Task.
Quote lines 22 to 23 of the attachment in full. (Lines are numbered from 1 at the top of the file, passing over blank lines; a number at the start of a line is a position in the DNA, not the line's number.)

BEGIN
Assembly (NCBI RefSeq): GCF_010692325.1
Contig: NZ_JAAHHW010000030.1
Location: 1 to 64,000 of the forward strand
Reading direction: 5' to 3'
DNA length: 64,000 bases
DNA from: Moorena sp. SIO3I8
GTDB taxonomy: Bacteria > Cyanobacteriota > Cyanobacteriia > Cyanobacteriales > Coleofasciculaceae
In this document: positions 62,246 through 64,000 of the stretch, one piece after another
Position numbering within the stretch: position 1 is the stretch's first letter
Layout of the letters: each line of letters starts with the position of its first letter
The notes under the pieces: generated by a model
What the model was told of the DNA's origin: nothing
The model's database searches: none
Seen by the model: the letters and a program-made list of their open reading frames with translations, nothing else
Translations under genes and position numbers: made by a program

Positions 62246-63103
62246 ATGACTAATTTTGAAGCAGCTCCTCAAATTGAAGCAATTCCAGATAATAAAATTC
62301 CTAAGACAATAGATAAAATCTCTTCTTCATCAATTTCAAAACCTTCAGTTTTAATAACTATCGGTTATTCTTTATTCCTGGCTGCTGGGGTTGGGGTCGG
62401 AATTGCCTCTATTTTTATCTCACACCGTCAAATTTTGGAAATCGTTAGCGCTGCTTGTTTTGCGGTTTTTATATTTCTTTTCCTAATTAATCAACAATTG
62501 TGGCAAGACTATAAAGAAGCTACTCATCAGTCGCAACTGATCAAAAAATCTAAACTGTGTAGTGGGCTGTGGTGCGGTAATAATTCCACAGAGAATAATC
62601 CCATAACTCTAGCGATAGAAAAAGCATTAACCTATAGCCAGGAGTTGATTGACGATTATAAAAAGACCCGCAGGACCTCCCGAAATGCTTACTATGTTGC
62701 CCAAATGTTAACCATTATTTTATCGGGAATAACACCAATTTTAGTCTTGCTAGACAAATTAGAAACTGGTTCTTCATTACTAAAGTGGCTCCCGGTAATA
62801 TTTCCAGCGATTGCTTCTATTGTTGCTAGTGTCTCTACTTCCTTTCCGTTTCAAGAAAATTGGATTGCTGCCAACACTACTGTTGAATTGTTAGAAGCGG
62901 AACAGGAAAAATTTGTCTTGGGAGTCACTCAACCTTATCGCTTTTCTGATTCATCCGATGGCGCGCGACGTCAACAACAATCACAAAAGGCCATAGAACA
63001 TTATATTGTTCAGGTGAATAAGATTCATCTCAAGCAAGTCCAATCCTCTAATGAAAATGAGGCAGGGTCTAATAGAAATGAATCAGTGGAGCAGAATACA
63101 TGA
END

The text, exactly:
62701 CCAAATGTTAACCATTATTTTATCGGGAATAACACCAATTTTAGTCTTGCTAGACAAATTAGAAACTGGTTCTTCATTACTAAAGTGGCTCCCGGTAATA
62801 TTTCCAGCGATTGCTTCTATTGTTGCTAGTGTCTCTACTTCCTTTCCGTTTCAAGAAAATTGGATTGCTGCCAACACTACTGTTGAATTGTTAGAAGCGG